Jump to Main Content
Transnational environmental standards in Eastern Europe: an assessment of companies in Lithuania and their adoption motives
- Misiune, Ieva
- Theinternational journal of sustainable development and world ecology 2018 v.25 no.6 pp. 500-508
- aquaculture, certification, empirical research, fabrics, forestry, forests, logging, market share, nongovernmental organizations, private sector, surveys, traceability, Eastern European region, Lithuania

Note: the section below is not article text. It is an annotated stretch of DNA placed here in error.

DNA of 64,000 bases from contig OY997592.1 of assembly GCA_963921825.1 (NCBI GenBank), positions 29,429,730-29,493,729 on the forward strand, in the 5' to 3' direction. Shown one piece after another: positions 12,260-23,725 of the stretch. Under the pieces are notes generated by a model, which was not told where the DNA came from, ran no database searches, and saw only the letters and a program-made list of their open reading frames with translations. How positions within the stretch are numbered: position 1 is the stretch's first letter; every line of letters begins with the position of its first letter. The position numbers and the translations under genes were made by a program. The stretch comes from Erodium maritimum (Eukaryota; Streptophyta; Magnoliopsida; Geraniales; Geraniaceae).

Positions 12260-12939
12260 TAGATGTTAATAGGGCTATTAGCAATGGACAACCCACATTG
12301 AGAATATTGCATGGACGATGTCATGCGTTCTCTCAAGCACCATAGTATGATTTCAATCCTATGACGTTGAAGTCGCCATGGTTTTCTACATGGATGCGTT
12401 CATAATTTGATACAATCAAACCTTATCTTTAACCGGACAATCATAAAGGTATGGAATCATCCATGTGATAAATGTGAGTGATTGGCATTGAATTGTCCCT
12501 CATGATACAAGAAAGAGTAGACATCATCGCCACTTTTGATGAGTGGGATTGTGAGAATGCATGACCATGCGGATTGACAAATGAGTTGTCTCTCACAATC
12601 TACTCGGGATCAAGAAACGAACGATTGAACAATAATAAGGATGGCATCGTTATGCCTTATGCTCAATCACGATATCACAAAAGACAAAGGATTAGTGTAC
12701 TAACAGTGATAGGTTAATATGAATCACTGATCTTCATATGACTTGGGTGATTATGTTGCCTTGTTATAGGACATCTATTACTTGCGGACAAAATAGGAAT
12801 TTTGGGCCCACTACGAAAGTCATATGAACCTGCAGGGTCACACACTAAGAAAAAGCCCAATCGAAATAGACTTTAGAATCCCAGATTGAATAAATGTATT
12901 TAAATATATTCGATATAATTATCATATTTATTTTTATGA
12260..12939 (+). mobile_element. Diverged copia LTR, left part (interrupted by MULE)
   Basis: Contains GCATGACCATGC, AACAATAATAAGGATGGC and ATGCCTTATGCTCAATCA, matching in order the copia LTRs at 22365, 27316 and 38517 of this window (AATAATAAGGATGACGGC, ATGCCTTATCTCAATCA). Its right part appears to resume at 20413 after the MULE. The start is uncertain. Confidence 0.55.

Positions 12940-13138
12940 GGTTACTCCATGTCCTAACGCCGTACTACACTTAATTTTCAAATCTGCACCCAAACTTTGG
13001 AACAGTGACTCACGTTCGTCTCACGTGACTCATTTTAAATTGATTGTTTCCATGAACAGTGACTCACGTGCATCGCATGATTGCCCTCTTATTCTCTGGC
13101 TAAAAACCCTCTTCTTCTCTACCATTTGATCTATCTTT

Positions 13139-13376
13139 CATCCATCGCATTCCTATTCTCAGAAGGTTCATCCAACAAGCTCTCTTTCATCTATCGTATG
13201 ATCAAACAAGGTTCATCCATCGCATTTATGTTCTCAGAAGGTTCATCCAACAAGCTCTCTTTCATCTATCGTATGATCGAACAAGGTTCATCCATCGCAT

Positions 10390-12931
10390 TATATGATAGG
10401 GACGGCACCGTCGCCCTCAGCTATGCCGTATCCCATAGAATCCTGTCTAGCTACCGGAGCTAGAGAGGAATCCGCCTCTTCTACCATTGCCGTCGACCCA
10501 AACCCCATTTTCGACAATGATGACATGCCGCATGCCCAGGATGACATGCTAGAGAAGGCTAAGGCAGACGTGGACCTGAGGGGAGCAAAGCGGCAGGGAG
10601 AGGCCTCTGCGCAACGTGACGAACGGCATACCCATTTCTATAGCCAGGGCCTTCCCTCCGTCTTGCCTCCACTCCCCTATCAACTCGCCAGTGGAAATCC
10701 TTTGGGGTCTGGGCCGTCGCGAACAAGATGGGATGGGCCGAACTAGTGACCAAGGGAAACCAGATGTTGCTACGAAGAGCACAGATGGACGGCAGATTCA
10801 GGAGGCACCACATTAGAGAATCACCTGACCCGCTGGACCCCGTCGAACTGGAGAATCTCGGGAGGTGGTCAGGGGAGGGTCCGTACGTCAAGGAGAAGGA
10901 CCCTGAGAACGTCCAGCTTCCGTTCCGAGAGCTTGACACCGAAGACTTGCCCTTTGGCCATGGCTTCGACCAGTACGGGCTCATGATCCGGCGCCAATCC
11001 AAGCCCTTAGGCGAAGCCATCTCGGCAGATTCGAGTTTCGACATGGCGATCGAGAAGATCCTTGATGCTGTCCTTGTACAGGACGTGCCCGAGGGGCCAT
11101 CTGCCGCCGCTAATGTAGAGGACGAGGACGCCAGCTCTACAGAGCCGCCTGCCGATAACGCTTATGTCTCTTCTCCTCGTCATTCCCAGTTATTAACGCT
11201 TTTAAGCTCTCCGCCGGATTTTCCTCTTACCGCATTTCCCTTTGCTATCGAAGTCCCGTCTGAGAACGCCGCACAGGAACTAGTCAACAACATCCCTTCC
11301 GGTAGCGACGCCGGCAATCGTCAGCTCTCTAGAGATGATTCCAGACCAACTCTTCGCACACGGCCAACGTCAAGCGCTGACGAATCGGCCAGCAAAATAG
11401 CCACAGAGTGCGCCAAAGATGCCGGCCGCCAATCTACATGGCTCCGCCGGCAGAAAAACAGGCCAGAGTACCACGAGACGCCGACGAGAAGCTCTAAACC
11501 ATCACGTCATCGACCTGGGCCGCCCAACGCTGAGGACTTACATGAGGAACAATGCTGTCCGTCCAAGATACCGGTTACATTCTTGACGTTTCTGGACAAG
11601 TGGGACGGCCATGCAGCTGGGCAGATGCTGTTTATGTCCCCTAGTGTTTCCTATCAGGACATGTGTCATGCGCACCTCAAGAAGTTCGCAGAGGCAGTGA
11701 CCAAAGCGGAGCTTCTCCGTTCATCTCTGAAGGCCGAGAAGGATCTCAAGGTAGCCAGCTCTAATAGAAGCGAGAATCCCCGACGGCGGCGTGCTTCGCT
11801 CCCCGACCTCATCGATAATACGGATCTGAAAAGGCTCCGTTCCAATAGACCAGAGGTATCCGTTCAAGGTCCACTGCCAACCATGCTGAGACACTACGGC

- During the last few decades, many environmental certification schemes were developed to enhance transparency and traceability within commodity chains. Most of them are transnational schemes, which means that they were created by non-governmental organizations and/or the private sector, independently from governments. This article aims to examine how local certified companies assess the functioning of such private environmental certification. It presents the results of an empirical research about the expectations and satisfaction of certified companies in Lithuania. Empirical data were collected through a survey with 90 companies certified by one of the three major transnational environmental standards: Forest Stewardship Council (FSC) for the forestry and logging, Marine Stewardship Council (MSC) for fishing and aquaculture, and Oeko-Tex for the production of textiles. The results revealed that most companies have adopted these standards quite recently, indicating that it is generally a new trend in Lithuania. The findings suggest that the overall expectations with the standards’ functions, such as sending signals to clients or getting more market share, were higher than the satisfaction in all cases. The main transnational environmental standard adoption motive was the client demand. It turned out, however, that later after the certification procedure the majority of the companies were most satisfied with the market opportunities that opened up. Furthermore, the companies expected certification to operate best as a market-based mechanism; but most satisfactory performance was accredited to the signalling mechanism. Research suggests that certification provides various benefits for the companies, but the expectations might be rather exaggerated.